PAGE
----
In addition to playing regularly with her father, the saxophonist Salvador Guerzo and her uncle, the drummer Rizal Soliano, Rachel has worked with some very fine musicians such as Michael Verrapen, Steve Thornton, Valtinho Anastascio and Farid Ali. She headlined the Sunrise Jazz & Rhythm Festival and in April 2010 Rachel will make her debut at the prestigious Dewan Filharmonik PETRONAS as part of its Spotlight: Jazz series. 

Thursday, January 21, 2010

The Water Palace (Tamansari), Yogyakarta

In Yogyakarta, Indonesia there is an interesting structure called the Water Castle or Tamansari. Formerly Tamansari was a recreation garden or a resting house for the Sultan and family. The other function is it was used as hiding place for the royal family to defend against the enemy assault.

Tamansari is located about 2 km south of Yogyakarta Palace and built by a Portuguese architect in European aquatic construction adorned with Javanese symbols and ornaments. Tamansari was built in the Sultan Hamengku Buwono I period in the end of XVII Century. Tamansari comprises a compound of bathing pools, canals, rooms and an extremely large swimming pool.

The above image was post-processed using Topaz Fusion Express which offers a large range of post processing options to enhance images. This image was done using the "Spicify" preset.

The two images below were processed using Photomatix HDR software from a single RAW file.

Friday, January 15, 2010

Kwong Tong Cemetery

The Kwong Tong Cemetery is a Chinese cemetery located in central Kuala Lumpur which covers around 343 acres and houses the largest number and oldest graves in the city. It has been in existence for 112 years and is the final resting place of the prominent city pioneer Yap Ah Loy.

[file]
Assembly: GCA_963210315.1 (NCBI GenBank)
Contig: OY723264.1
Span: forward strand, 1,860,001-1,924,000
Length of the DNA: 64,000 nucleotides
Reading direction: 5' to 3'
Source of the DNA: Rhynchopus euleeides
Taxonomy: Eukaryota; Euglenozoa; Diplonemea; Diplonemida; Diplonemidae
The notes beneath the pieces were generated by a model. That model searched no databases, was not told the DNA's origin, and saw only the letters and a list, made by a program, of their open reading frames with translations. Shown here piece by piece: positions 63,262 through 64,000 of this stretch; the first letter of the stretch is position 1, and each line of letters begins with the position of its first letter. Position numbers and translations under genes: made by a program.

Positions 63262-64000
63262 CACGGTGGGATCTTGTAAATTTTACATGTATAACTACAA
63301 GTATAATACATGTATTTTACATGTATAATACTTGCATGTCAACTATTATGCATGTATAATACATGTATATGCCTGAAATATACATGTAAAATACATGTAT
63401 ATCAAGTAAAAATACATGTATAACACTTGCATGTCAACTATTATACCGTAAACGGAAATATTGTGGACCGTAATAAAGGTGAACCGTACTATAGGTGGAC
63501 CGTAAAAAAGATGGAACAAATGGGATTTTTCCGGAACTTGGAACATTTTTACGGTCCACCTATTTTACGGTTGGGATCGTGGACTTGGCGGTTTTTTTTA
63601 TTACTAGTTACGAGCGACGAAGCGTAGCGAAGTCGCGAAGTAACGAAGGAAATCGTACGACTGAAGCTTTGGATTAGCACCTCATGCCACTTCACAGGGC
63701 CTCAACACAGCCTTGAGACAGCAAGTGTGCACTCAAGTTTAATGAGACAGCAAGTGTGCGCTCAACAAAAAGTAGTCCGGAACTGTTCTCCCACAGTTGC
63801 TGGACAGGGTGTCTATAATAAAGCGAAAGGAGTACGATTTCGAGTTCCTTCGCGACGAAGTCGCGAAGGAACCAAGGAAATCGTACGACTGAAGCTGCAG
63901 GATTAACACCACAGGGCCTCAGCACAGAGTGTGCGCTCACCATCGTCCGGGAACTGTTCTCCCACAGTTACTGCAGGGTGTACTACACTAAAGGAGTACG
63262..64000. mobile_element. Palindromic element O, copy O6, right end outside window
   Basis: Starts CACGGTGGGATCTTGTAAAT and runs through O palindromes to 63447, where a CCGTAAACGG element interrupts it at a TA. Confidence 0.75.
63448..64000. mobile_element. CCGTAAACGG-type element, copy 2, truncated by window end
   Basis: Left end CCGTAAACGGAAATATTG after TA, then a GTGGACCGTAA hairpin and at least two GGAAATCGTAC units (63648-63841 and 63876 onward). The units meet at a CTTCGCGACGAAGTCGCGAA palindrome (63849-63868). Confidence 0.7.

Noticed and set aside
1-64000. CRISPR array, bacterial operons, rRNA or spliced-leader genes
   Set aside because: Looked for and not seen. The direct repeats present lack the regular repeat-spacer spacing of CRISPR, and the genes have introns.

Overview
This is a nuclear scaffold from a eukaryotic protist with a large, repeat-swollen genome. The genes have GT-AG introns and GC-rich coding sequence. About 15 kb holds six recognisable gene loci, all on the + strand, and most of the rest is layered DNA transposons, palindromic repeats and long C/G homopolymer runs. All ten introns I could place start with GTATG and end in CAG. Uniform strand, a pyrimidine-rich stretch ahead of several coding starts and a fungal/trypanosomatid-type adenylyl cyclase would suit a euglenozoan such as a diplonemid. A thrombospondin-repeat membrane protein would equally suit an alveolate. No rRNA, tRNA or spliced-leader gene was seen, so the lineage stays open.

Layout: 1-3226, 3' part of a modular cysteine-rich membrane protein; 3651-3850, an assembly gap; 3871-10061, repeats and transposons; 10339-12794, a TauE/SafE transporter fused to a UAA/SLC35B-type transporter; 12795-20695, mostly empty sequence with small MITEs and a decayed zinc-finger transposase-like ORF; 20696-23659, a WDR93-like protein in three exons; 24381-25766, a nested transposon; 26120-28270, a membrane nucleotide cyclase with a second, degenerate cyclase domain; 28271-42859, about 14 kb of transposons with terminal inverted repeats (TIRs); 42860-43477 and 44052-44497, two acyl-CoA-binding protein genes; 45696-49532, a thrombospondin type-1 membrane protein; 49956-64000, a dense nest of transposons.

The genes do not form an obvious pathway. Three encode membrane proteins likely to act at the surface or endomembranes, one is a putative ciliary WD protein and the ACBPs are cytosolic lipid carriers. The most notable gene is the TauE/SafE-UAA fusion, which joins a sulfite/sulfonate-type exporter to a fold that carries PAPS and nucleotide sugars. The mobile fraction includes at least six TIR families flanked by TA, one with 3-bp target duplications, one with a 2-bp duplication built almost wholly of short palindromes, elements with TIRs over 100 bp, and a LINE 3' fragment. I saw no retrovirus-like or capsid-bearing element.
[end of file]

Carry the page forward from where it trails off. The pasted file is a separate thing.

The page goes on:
In 2007 the Kwong Tong Cemetery was renamed “Heritage Park” and landscaping turned the park into one of the few city’s “green lungs”. In addition a cultural museum was built housing a comprehensive collection of information related to the prominent Chinese pioneers.

Pudu Prison

The Pudu Prison was built by the British in 1895 as a prison in Kuala Lumpur, Malaysia. It was used to house criminals including drug offenders and was a location for administering corporal punishment by rotan caning. The canings were administered in a special "caning area", so marked, not inside the building but in the grounds.
After the fall of Singapore, during World war II, the Japanese occupation forces incarcerated many English, Australian and New Zealand prisoners there.
1986 saw the execution of Kevin Barlow and Brian Chambers, both Australian nationals, at Pudu for the drug trafficking of heroin. More recently, the prison was closed for several years. It was reopened in 1997/98 as a museum and again for a short time in early 2004.
Eight supporters of the Hindu Rights Action Force were arrested and incarcerated in Pudu Prison following the 2007 HINDRAF rally. They were later released due to lack of evidence.
There are rumours that Pudu Prison is haunted. There have been reports of a strange Indian man walking the halls of the prison and disappearing around the corner. Supposedly, screams have been heard from rooms where hangings have taken place, and there are certain areas of the prison that are far colder than others. Russell Lee, the author of the book series True Singapore Ghost Stories included a story of a prisoner in Pudu Prison in one of his books. The prisoner reported hearing screaming from the rotan caning area, and he also heard the story that one prisoner committed suicide in order to avoid being caned. Supposedly his ghost stops the last stroke of the cane being given, and the prisoner personally reported this experience happening to him.
The cells were small and dark, each equipped with a window only the size of a shoebox. The prison also features murals painted on the walls circling the compound, depicting scenes of nature. These murals were painted by the prisoners, who used over 2,000 litres of paint to accomplish the task.
Pudu prison was finally closed in 1st November, 1996  and was reopened briefly  as a museum in early 2004. The area has been identified as a key site for mega development (70% commercial and 30% residential development) and is now in the process of being demolished for yet another downtown commercial development. I took the opportunity to photograph the external views of the jail and in particular the wall murals before these are ultimately demolished and lost.